Without diabetes, your body tracks glucose levels all day and night to ensure the right amount of insulin is released at the right time. To successfully manage diabetes, a monitoring system is needed to consistently check your glucose levels.
The most common glucose monitoring solutions are blood glucose meters and continuous glucose monitoring (CGM) systems.
How Does CGM Work?
CGM is a way to measure glucose levels in real-time throughout the day and night. A tiny electrode called a glucose sensor is inserted under the skin to measure glucose levels in tissue fluid. It is connected to a transmitter that sends the information via wireless radio frequency to a monitoring and display device. The device can detect and notify you if your glucose is reach a high or low limit. The latest Medtronic CGM systems can actually alert you before you reach your glucose limits.
Does CGM Replace Fingersticks?
It is recommended that you calibrate CGM systems with fingersticks 3–4 times per day for optimal glucose sensor accuracy. CGM does require at least 1 fingerstick blood glucose reading every 12 hours to calibrate the CGM sensor1.
CGM systems usually consist of a glucose sensor, a transmitter, and a small external monitor (which may be built-in to an insulin pump or a stand-alone device) to view your glucose levels.
- The CGM monitor or insulin pump is small, discreet, and easy-to-wear. It can be attached to your belt, hidden in your pocket, or placed under your clothing. This component will show your current glucose levels and your historical glucose trends. It also notifies you before you reach your low or high glucose limits and if your glucose level rises or falls too quickly.
- The CGM transmitter is a small, lightweight device that attaches to the glucose sensor, gathers your glucose data, and sends it wirelessly to the glucose monitor unit. The Medtronic transmitter is waterproof and can be worn while swimming, bathing, or showering without worries.
- The glucose sensor is inserted under the skin to check glucose levels in tissue fluid. The glucose sensor has a small adhesive (sticky) patch to hold it in place for a few days and then it must be replaced with a new sensor. The glucose sensor is inserted with a needle, which is removed after the glucose sensor is in place. The most common place to wear a glucose sensor is in the abdomen.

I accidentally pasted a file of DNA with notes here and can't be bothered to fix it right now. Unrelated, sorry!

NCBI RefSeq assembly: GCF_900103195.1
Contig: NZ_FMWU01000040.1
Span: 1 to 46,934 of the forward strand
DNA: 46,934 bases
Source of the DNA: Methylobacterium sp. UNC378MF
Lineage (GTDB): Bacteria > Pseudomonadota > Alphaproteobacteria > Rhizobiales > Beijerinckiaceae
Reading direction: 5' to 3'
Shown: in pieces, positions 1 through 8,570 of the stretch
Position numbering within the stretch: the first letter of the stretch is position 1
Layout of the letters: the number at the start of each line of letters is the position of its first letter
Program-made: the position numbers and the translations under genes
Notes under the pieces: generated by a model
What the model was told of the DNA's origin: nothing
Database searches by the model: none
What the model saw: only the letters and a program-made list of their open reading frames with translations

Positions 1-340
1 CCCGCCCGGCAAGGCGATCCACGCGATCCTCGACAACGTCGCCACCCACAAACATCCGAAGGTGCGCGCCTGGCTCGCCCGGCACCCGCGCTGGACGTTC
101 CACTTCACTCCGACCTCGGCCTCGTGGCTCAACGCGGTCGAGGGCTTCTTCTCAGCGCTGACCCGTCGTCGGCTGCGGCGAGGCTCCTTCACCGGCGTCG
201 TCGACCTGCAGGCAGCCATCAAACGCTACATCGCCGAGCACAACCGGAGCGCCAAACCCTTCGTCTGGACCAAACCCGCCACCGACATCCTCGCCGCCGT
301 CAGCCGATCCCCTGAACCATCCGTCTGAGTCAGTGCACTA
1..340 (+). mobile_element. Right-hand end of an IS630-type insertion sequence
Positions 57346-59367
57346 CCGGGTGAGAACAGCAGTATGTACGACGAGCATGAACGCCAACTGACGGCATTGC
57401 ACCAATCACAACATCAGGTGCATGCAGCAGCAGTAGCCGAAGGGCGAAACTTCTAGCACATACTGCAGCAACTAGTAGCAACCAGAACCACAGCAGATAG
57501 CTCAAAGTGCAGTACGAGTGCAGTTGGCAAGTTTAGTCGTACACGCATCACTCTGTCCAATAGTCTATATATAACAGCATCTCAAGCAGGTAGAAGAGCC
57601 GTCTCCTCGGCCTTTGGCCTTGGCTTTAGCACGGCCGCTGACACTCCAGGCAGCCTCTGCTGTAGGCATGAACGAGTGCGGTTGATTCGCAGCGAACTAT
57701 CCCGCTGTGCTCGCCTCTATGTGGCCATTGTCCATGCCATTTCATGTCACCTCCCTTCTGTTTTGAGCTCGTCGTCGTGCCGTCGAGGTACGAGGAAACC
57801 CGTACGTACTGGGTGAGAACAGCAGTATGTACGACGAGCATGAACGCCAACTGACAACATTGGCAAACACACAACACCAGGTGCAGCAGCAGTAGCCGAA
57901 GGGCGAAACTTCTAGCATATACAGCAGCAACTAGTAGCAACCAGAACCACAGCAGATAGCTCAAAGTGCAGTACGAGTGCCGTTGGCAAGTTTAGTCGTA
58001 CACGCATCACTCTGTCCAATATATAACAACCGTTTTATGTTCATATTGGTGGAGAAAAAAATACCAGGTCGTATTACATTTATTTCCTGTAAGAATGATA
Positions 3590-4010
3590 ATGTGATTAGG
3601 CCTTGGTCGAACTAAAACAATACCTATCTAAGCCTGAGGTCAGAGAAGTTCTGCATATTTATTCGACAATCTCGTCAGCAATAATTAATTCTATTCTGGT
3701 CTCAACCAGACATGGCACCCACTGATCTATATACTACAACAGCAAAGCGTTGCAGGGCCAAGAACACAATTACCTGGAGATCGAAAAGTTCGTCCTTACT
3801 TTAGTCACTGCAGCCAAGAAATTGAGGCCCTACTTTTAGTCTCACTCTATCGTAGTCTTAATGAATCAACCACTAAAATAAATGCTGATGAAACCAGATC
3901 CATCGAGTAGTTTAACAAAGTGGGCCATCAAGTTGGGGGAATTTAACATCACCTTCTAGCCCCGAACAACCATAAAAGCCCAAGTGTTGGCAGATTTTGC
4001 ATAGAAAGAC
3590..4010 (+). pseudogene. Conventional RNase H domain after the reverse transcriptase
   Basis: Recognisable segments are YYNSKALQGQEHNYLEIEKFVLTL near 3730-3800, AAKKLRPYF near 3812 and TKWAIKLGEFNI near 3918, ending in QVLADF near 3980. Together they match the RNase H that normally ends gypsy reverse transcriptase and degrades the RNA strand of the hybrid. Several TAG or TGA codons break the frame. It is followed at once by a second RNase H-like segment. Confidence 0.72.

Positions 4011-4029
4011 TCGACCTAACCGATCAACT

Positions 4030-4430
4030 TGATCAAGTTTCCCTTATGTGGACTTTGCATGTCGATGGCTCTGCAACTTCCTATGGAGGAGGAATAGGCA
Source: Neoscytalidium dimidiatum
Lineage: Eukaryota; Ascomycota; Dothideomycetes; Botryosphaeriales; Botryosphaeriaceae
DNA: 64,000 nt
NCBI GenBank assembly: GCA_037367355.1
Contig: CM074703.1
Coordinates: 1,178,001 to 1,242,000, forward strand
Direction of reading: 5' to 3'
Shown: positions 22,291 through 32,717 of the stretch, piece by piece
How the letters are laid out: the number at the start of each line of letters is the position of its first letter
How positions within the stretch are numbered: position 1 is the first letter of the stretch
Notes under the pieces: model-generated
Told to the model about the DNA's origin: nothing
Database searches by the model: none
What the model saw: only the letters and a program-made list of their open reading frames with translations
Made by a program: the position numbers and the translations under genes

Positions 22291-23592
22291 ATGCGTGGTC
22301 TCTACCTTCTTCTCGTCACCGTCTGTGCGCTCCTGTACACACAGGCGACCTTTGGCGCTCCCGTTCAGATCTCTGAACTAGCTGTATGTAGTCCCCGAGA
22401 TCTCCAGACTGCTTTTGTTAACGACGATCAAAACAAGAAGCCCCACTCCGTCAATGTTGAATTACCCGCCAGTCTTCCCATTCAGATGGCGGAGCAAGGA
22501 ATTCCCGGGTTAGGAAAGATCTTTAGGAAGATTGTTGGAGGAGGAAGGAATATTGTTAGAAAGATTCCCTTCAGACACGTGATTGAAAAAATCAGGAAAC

- The glucose sensor is easily inserted under the skin using an insertion device. A sensor is placed into the insertion device, and with a push of a button the glucose sensor is inserted quickly and easily.
Discover the Benefits of CGM
A blood glucose meter only provides a brief “snapshot” of your glucose level at a single moment in time. A CGM device, though, gives you a greater view of your glucose trends. CGM provides you with:
- The direction your glucose levels are going
- Early notification of oncoming lows and highs
- Alerts for lows or highs while you are sleeping or anytime
- Insights into how food, physical activity, medication, and illness impact your diabetes
CGM can provide valuable information at crucial points during the day, including before and during exercise, prior to driving, before test/exam-taking, and in the middle of the night. It is still required to check blood glucose levels with a fingerstick before therapy adjustment.
- Is Continuous Glucose Monitoring For Me?CGM can be used by type 1 and type 2 diabetes patients who would like better glucose control to improve the health and quality of their lives.
CGM is especially beneficial for people who:
- Want to reduce their A1C targets without increasing hypoglycemic events (low blood glucose)2
- Have frequent low glucose levels or are unaware of their low blood sugars2
- Are pregnant or thinking about becoming pregnant2,3
- Are children and adolescents at or above their target A1C if they are willing to use the device every da